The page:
I purchased my SKS M-59 in 2006 and it was my first centerfire rifle (I had purchased a semi-auto .22 a month or so earlier), and at the time 7.62x39mm ammo was a bit hard to find due to the enormous popularity of the rifle. It's simple to use, basically idiot proof when it comes to field-stripping for cleaning and maintenance, and is relatively affordable.

I learned a few things from owning my SKS rifle, one of the most important being, wear ear protection whenever you shoot a centerfire rifle. You can get away with not using ear plugs when shooting a .22, but with something like the SKS, do not be an idiot, wear the ear plugs or ear muffs.

You can still find SKS rifles for relatively little money, though they are not as cheap as they once were, but they are still a good buy. Russian SKS rifles still show up from time to time, but the majority of SKS's out there are going to be either Yugoslavian made or Chinese. The rarest SKS rifles are Albanian and East German SKS rifles, if you ever find one, buy it right then and there, if you can of course.

Well that's it for now, tomorrow I'll be looking at a Mossberg Bullpup 12 Gauge shotgun.
As always this is 12-Gauge Chimp signing off.

Wednesday, July 22, 2009

Guns and Gear Review # 2: Russian M1895 Nagant Revolver

Hello folks, 12-Gauge Chimp back today with the second gun review of the series. Today I present to you the Russian M1895 Nagant revolver.

Designed way back in 1889, but produced in 1895( big surprise there, huh ?)by Leon Nagant (the same guy that helped design the Mosin Nagant rifle) and his brother Emile. Officially adopted by the Russian Army in 1895, the Nagant revolver was produced until 1950, but it is still being used by rural police and railway officers, that's pretty cool, don't you think ? Ok, I think that's enough history for now, on to the review.

I purchased my Nagant revolver after some debating on which gun I should purchase. I wanted a semi-auto pistol, but money-wise, I could only afford the Nagant. I ended up with a unique firearm and a piece of history. My Nagant is an officers model, which means it is double action/single action and is a bit rarer than the standard soldiers model. The Nagant revolver fires the 7.62x38R or 7.62 Nagant cartridge, which is a pain in the neck to find by the way. It uses a "gas seal"system, which means the cylinder moves forward when the gun is cocked, giving it a slight boost in velocity. It also can use a silencer to its full potential, making it one of the few pistols that can do that. Here's a couple things I found out after firing my revolver.

1. The trigger pull is long and heavy. Firing it in DA mode is possible, but the best way to fire the Nagant is in SA.

2. I found out that I cannot hit squat without aiming a bit low, as the Soviet sights absolutely suck, but then again these guns weren't made for target shooting.

3. The proper ammo is expensive and a little hard to find. As far as I know no company in the US domestically produces 7.62 Nagant, as all of the ammo currently available is all imported.

4. I want another Nagant revolver, they are just like the Mosin Nagant rifle, you can't own just one.

While some people may look down on these guns, they have to admit that the Nagant M1895 revolver is a unique firearm, a piece of firearms history and a relatively cheap addition to a Russian military weapons collection. That's it for my review of the M1895 Nagant, stay tuned for my next review when I take a look at the SKS, yet another Russian firearm.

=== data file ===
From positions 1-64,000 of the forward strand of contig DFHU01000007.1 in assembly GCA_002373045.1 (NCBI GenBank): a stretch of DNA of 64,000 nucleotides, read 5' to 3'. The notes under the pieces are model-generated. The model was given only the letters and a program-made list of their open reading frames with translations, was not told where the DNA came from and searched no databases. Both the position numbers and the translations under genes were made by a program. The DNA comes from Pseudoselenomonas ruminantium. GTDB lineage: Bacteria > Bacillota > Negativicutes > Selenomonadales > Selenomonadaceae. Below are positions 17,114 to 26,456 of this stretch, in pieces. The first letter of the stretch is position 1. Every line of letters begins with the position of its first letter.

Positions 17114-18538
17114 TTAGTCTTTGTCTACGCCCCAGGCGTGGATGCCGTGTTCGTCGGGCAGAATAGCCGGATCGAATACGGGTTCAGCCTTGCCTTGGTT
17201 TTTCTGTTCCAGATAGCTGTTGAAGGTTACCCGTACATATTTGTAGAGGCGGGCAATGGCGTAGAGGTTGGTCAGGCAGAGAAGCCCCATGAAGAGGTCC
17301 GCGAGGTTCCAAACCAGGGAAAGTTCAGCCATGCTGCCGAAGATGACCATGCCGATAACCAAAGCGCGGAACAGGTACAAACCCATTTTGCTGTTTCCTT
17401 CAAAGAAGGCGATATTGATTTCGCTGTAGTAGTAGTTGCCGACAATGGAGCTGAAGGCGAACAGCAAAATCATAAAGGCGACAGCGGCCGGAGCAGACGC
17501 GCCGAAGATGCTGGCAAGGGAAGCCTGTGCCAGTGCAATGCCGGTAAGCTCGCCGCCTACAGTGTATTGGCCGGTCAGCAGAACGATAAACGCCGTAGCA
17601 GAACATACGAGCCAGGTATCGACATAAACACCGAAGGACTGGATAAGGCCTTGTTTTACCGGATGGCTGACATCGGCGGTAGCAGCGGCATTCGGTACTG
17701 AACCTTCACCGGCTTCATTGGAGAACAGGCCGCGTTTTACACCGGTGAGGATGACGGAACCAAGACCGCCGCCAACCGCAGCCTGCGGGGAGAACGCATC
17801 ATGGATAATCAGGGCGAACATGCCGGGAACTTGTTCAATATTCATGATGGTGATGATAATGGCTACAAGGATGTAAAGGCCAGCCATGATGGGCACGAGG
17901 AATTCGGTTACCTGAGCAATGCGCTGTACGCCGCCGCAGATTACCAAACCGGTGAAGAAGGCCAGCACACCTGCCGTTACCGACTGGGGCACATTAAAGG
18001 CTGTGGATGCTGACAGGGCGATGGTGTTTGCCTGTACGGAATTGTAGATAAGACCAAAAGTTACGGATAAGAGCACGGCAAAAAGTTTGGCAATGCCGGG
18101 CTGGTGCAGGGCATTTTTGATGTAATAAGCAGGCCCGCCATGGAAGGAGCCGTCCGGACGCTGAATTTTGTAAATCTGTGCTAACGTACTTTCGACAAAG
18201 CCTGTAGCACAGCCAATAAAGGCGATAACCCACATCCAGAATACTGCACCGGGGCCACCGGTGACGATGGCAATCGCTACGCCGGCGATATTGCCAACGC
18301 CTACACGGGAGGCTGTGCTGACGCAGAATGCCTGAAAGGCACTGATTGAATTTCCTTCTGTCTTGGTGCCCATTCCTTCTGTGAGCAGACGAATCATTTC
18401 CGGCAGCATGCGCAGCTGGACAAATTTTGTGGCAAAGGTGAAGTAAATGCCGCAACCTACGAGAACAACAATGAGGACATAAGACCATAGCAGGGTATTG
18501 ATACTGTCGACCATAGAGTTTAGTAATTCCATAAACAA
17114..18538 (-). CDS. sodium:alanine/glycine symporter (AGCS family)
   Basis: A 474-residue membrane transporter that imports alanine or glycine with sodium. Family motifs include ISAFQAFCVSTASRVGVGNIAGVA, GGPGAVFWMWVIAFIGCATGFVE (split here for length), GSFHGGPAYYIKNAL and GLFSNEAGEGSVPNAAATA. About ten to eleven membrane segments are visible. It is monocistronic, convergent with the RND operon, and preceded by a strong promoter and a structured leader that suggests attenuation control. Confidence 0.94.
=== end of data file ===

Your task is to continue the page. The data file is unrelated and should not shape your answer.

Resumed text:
As always, this is 12-Gauge Chimp signing off.

Tuesday, July 21, 2009

Guns and Gear Review # 1: Mosin Nagant M91/30

What's up people, 12-Gauge Chimp back again, bringing you a gun review, the first in an ongoing series. The first gun I'm going to review is the Russian Mosin Nagant M91/30 rifle.

I bought my Mosin Nagant M91/30 in 2008 for the sum of 100 bucks, a little on the expensive side, but then again I'm the same idiot who bought an SKS for $185 when they were going for less than 150. My gun was built in 1932, making it 77 years old and it is in amazingly good condition. I bought a box of 7.62x54R ammo and called a friend of mine to help me test it out. After shooting about 40 rounds through it, I found out three things.

1.My M91/30 hates lacquer-coated ammo.

2.I need to buy some stripper clips for the gun.

3.You can cut yourself on the cartridge interrupter in the magazine.

Also, the bolts on some Mosin-Nagant rifles are an absolute pain to open after firing. Make sure you have a rubber mallet to smack the bolt with, just as a precaution (not really required, just something to remember.)

Overall, I'm happy with my Mosin and I wouldn't trade it for anything (so don't bother asking). I do suggest that you buy any Mosin rifle, whether its the M38 carbine, the M91/30 or even the M44 carbine. They are just really fun guns to collect and shoot.

Well that's going to do it for this gun review, stay tuned for the next gun review coming soon.
This is 12-Gauge Chimp signing off.

Monday, July 20, 2009

12-Gauge Chimp is back(sort of)

Hello folks, I am the 12-Gauge Chimp, and welcome to my new blog. I hope you like it.
I say it's new because this is the second blog I've had, the first being with another site. That one was taken down by my request. The site host just wasn't user-friendly at all.

If you haven't guessed from my name, I am a firearms enthusiast, so most of the posts on this site will be firearms related, and the rest will just be random thoughts of mine. The random thoughts will probably be firearms related as well, but I can't promise anything at this point.

So anyway, welcome to my site and please feel free to comment if you like the site. I welcome all comments and ideas on how to improve my website.

Thanks for reading this and I hope you come back often.

This is 12-Gauge Chimp signing off.